When I first started my career, I was a young business lawyer at a great firm in WNY.  I had just graduated from school, and was fortunate enough to have received an offer from the Firm where I worked as a summer associate. (Sadly, I’m told that the clerk-to-associate path is no longer the fairly clear route that it once was.)

I loved law school and business school.  Like a lot of my peers at the time, I did the JD/MBA “two-fer” and take a little pride in saying I was good at it – at least insofar as good is measured by honors, grades and whatnot.   That experience translated into feeling fairly well-trained, reasonably educated, and moderately confident to embark on my career.

That said, it probably took all of 15 minutes “in practice” to discover the cavernous difference between succeeding in school and being a good professional. Back then (early ‘90s), being a junior associate in a corporate department meant cutting one’s teeth on incorporations, basic closing documents, fairly “standard” contracts, and periodically getting a chance to sit down with one of the senior partners and take notes on a conference call.    Luckily, I had very patient, experienced and ridiculously smart partners – and an amazing support team – to work for and learn from.  (Thank you ChrisBobGregGustAnthonyBillDanKen, Priscilla, Kelly, Barb, and many others.)  I got the chance to pick up on how Chris resolved a tricky deal point, or how Bob could cleverly draft a lease provision in a way that made both sides happy.   Learning by “supervised doing”; learning by watching how it’s done.

That’s primarily how my class learned, how we got experience.   After a few years,  I assembled my own customized “form book” (comprised then of a 3-ring binder with photocopied samples), and started working on more advanced things.    A lifelong techie, that was right about the time when I was starting to store everything on disks while I ran up ridiculous bills chatting on AOL and sending e-mails.   Soon thereafter, I was off to work in the technology business, taking a seat on the other side of the attorney-client relationship.    Little did I know that I might’ve been one of the last of the dinosaurs, in the sense of being trained in the classic “junior associate” way.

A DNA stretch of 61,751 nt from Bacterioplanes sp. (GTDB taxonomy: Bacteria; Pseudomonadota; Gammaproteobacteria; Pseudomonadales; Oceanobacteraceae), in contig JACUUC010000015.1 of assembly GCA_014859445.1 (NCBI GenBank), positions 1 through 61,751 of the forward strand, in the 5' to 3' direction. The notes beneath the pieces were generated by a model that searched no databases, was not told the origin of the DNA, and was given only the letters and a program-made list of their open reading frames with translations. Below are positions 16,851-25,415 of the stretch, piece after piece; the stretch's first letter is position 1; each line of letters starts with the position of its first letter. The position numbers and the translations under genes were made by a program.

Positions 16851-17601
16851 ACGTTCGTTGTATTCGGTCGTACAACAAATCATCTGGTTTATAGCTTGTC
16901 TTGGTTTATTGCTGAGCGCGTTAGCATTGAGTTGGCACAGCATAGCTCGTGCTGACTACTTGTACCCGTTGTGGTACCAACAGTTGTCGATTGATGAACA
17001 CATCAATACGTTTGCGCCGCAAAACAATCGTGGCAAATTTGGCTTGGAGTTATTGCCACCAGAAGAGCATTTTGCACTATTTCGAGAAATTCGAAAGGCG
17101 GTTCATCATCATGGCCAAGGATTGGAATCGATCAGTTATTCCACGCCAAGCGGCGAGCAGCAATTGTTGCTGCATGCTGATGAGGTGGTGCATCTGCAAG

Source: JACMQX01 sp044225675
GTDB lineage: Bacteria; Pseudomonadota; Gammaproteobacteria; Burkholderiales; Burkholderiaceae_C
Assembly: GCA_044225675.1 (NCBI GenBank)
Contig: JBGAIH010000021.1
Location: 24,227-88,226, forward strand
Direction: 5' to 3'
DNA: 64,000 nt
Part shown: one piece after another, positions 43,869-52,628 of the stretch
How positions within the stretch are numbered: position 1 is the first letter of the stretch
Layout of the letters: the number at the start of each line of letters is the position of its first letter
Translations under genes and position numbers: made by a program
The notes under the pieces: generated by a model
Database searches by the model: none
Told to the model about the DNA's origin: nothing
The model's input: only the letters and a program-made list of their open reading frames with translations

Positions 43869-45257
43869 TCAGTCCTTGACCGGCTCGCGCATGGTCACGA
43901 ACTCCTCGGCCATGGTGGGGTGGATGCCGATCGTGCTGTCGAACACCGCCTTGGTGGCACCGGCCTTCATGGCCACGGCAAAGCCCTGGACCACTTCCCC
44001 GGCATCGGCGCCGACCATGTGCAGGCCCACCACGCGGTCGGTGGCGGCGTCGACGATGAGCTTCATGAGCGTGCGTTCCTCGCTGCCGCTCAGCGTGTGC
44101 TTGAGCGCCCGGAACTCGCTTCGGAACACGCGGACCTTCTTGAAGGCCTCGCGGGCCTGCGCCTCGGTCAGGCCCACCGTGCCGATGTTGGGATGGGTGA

Now, as Richard Susskind and others have pointed out, technology is rapidly making all these “teeth cutting” opportunties completely obsolete. Young lawyers face an extremely tough labor market as it is, many are either forced to immediately hang out a shingle (sooner than most might want) or work in a Firm environment where they’re often expected to be able to hit the ground running at full speed.    Clients aren’t accepting even a hint of “training” priced into their bill, and work once handled almost exclusively by outside junior lawyers is now often managed completely in-house.

In the face of rapidly emerging disruptive technology, where does a young transactional lawyer get the critical practical experience necessary to become a really good “deal person”?

The issue was recently addressed in “Law 2.0: Intelligent Architecture For Transactional Law”, an event that was part of the Silicon Flatirons Roundtable Series onn Entrepreneurship, Innovation and Public Policy.

Recognizing that clients want “value-adding” lawyers, and that it takes skills and judgment to deliver such services, several suggestions were offered. One that I thought sounded particularly interesting was a “Moot Court” for deal work.  Another cool idea was a multiplayer video game, like a “Second Life” for legal issues. Certainly clinics and seminar-level courses at law schools can also be instructive, but nothing replaces the experience one gains from helping clients work through real problems and help them close real deals.

As legal technology continues to evolve – from document assembly to project management to embedded legal knowledge (e.g. documents that are physically designed to automatically prevent non-compliance) – alternative methods of training must evolve as well.     Will larger Firms simply choose to simply absorb the costs of training, potentially using gains realized by technology to offset those additional costs?   How will all of this impact upon the general quality of legal services available 10, 20 years out, if at all?

I suspect that ultimately this presents another exciting opportunity for law schools, practicing lawyers, and technology providers to proactively work closer together, designing and testing new technology-driven training solutions – as opposed to what has arguably been a general pattern of technology independently charging forward and then encouraging adoption.